you heard representative jordan and others yesterday making a big point about the fact that the aid was eventually released. the meeting took place. but the bribery statute makes it a crime to solicit a bribe even if the bribe isn't actually paid and that's a point that should be emphasized all the time. >> it's such an important point you make. it's not pre-judging what the evidence will show, but you're defining the terms which is how a lot of court cases work and how an impeachment process is going to work. we heard a lot about people saying if he didn't pull off the whole plot, does that make him innocent? the answer was no. we were discussing whether governors would go to jail for this. trying to sell the vacant senate seat in illinois where he was governor and he had that power and barack obama vacated his seat to become president. that seat ultimately was not effectively sold because the investigation stopped i can't goi vich from doing it. >> that's right and that's a
great parallel. that seat was never sold to anyone. and yet the governor ended up in jail. and that's the point that i was making yesterday in the hearing. for example, with attempted robbery, you would still be charged. attempted murder, you would still be charged. here with bribery, it doesn't matter whether actually there was an acceptance or not. the president made that offer, or tried, then he's guilty. and it's a crime. >> congressman, before we lose you, what do you think is the next most important thing we might learn or that you want to get at in these coming hearings? >> i think that that's pretty clear. it's the interview with ambassador sondland and what he says about that conversation that he reportedly had with donald trump that was overheard in that restaurant. remember there's a witness who says i over heard a conversation that donald trump was inquirying
about the burisma and biden questioning. they're going to ask what happened in that conversation. >> i got you. that's going to be a big answer people are going to be waiting to hear. >> i'm going thank the congressman and each of you. heidi, hang with me. i want to play one more piece of business. take a listen to one of the republican defenses today. >> the only person i saw yesterday doing the job that they were elected to do was the president of the united states. the question is nothing there is impeachable and we should not be putting our country through this. we're less than a year away from election. >> i showed the top democrat, heidi. there's the top republican in the house. i wonder if you can give your reporting on that part of the defense we're hearing. >> the defense really is at this point that you can't prove it, right, because there's nobody sitting in the room with trump when he said let's do a quid pro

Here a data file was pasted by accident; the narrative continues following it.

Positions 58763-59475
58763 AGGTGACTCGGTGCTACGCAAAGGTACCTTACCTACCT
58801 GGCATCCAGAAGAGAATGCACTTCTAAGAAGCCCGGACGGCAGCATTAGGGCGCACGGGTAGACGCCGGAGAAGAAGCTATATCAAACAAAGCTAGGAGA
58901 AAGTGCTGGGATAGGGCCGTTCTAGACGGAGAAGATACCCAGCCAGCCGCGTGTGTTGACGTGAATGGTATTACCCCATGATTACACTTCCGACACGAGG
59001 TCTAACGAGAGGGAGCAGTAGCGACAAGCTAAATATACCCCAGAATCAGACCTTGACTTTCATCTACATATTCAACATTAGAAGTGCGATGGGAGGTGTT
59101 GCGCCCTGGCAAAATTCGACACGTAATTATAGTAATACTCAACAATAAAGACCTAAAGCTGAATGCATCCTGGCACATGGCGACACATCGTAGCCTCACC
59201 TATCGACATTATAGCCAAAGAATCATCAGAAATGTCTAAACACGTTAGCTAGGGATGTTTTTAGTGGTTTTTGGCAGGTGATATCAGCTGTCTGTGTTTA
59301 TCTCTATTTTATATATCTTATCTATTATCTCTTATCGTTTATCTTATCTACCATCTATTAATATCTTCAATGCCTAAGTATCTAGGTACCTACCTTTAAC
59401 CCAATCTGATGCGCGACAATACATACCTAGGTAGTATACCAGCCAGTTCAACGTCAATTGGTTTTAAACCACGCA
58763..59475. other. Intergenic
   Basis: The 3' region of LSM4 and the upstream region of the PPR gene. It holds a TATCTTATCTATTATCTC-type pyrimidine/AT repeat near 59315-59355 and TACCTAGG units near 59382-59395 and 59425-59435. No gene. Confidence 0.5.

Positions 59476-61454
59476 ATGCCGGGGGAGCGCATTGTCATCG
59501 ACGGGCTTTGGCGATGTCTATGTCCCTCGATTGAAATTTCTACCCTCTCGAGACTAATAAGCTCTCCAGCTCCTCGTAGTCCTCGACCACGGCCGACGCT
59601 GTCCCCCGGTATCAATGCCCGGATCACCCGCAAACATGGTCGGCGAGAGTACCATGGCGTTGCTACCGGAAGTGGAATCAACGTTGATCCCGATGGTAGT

quo. however, you're seeing all of these fact witnesses who are going to come forward who were there including the individuals who heard the president themselves on the phone pushing for investigations. so, what this is is really a preemptive attempt to try and form the narrative early that none of these guys have any credibility because it was all here hearsay. well, this undercuts that. it was hearsay because he was being pushed aside. marie yovanovitch was being pushed aside. now we have proof that the president was conducting this personally on an unsecured phone call in kyiv which is one of the most notorious places for our lines to be tapped for surveillance by the russians. >> you laid it out. it's a lot there. wanted to get the last piece from you.
thanks for your reporting tonight. coming up, a new witness to a different phone call, the one we were just discussing, they're breaking their silence. fox news handling the damning testimony like this. >> a bunch of deep state cry babies. >> washed up bureaucrats. >> professional nerds who wear their bow ties. >> what is this with the water bottle? >> water bottles and professional nerds? that's later tonight. also conservatives have a new defense that involves incompetence and what the jury wants to know as they deliberate in the roger stone trial. we have up ahead. you're watching "the beat" on msnbc. he beat" on msnbc. body of proof. man 1 vo: proof of less joint pain and clearer skin. man 2 vo: proof that i can fight psoriatic arthritis... woman 2 vo: ...with humira. woman 3 vo: humira targets and blocks a specific source of inflammation that contributes to both joint and skin symptoms. it's proven to help relieve pain, stop further irreversible joint damage,